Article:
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Home > iSGTW 16 December 2009 > Feature - Arie Shoshani talks about Scientific Data Management

Q & A - Arie Shoshani talks about Scientific Data Management


The cover of Scientific Data Management. Image courtesy of Arie Shoshani.

Welcome to the petascale era, where virtually every field of science is hungry for computational power, and if we’re not careful, we could drown in the deluge of data.

Under these circumstances, it becomes supremely important to manage data effectively. This in turn suggests the need for more scientists and software developers to receive training in how to defeat the data deluge.

That’s why it’s an auspicious time for Arie Shoshani and Doron Rotem to launch their book, Scientific Data Management: Challenges, Technology, and Deployment.

To learn more about it, iSGTW caught up with Shoshani in his office at Lawrence Berkeley National Laboratory.

iSGTW: What made you get started on this book?

Shoshani: I gave a talk about everything in the scientific data management center at a SIAM conference. After that talk I was approached by two publishers basically saying, “Gee, you know this area is not well covered in general and would you consider doing it.”

iSGTW: How did you react to that?

Shoshani: It was kind of scary at first. I told them that if it was an edited book then it could make sense for me, because I wanted to draw on all the people that I know in the domain. My colleague Doron Rotem agreed to work on this with me. Basically we split the work.

iSGTW: Was it difficult balancing your normal work at Berkeley Labs with the work you were doing on this book?

Shoshani: It would not be appropriate to do all that work under DOE funding and then we get the royalties. But we didn’t want to get our own computers and our own emails to separate the two. So we assigned all of the royalties to the R&D fund here at Lawrence Berkeley Lab. This book was not put together in order to make money; it’s in order to get the technology out there organized and visible to others.

iSGTW: What about the time you spent working on the book?

Shoshani: It’s been hard. It’s in addition to our regular work; given the regular workload, I probably spent time almost every weekend for the last two years.

iSGTW: So in a nutshell, what is the concept behind the book?

Shoshani: The book was from the beginning intended to be not a textbook in an undergraduate class, but rather a collection of topics that are all related from end to end. That is, all aspects of data managenent in the scientific domain. So we’ve gone all the way from hardware to file systems to data simulations, analysis, visualization, collecting metadata, workflow, all that you would find when you’re dealing with scientific data.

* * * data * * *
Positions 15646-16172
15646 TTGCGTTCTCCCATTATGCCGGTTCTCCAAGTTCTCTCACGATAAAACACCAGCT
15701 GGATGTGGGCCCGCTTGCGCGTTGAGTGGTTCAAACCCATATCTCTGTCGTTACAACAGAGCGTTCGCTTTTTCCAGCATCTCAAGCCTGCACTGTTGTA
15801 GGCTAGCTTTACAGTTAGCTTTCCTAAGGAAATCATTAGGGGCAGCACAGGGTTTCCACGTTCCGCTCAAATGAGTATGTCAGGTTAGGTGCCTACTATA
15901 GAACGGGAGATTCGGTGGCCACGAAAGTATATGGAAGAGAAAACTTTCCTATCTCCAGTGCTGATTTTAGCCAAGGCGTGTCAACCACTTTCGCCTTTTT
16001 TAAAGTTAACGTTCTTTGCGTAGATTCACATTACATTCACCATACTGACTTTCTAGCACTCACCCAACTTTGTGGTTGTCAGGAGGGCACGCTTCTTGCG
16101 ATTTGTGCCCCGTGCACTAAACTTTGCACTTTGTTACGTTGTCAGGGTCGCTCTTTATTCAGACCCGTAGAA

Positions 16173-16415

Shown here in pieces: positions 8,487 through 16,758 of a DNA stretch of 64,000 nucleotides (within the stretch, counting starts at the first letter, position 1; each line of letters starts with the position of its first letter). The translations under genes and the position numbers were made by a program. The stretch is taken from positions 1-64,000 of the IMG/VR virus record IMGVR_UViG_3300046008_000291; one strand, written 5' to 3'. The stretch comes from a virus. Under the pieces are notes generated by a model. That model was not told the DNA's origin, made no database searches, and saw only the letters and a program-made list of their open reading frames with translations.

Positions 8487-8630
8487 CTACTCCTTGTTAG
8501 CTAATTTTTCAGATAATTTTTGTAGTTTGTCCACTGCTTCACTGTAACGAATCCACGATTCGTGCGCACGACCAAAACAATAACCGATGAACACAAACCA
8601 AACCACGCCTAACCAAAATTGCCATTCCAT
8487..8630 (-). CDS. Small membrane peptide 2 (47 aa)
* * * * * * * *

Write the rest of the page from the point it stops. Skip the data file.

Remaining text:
iSGTW: If each chapter has a different author, is it more like a collection of papers?

Shoshani: No. We looked at a lot of situations to find the connections between different chapters so that they refer to each other when you’re talking about different types of technology. But we also tried to structure every chapter such that it could be standalone in the sense that it gives you an introduction to the topic, it brings up the issues, talks about solutions, and gives at least one example if not more of applying it.

iSGTW: Was it difficult getting your authors to research and cover the field as a whole, rather than simply writing from their own existing knowledge?

Shoshani: The lead authors are typically people who not only have done some of their own work, but many of them are teaching courses and thus they do cover the field. Each chapter would have an introductory part that talks about, “These are the problems that exist here, this is what other people have done.” Some of the chapters have a list of something like 80 references that cover the field. We made it a condition for people to take on, so it’s very much covering the field. It’s not a paper on their own work at all.

iSGTW: But was it difficult finding authors who could abide by that?

Shoshani: Yes; people are very busy. We had to sometimes negotiate with people and convince them that this is a worthwhile endeavor. In some cases we needed to get on the phone and discuss with them what it is that we want and have them think about it for a little bit.

iSGTW: What topic did you have the most trouble finding an author for?

Shoshani: We wanted a chapter on emerging and new technologies, database technologies, and those are in the commercial field. Those people don’t want to talk about their stuff. So you have to find other people at the universities who can talk about that.

Miriam Boon, iSGTW

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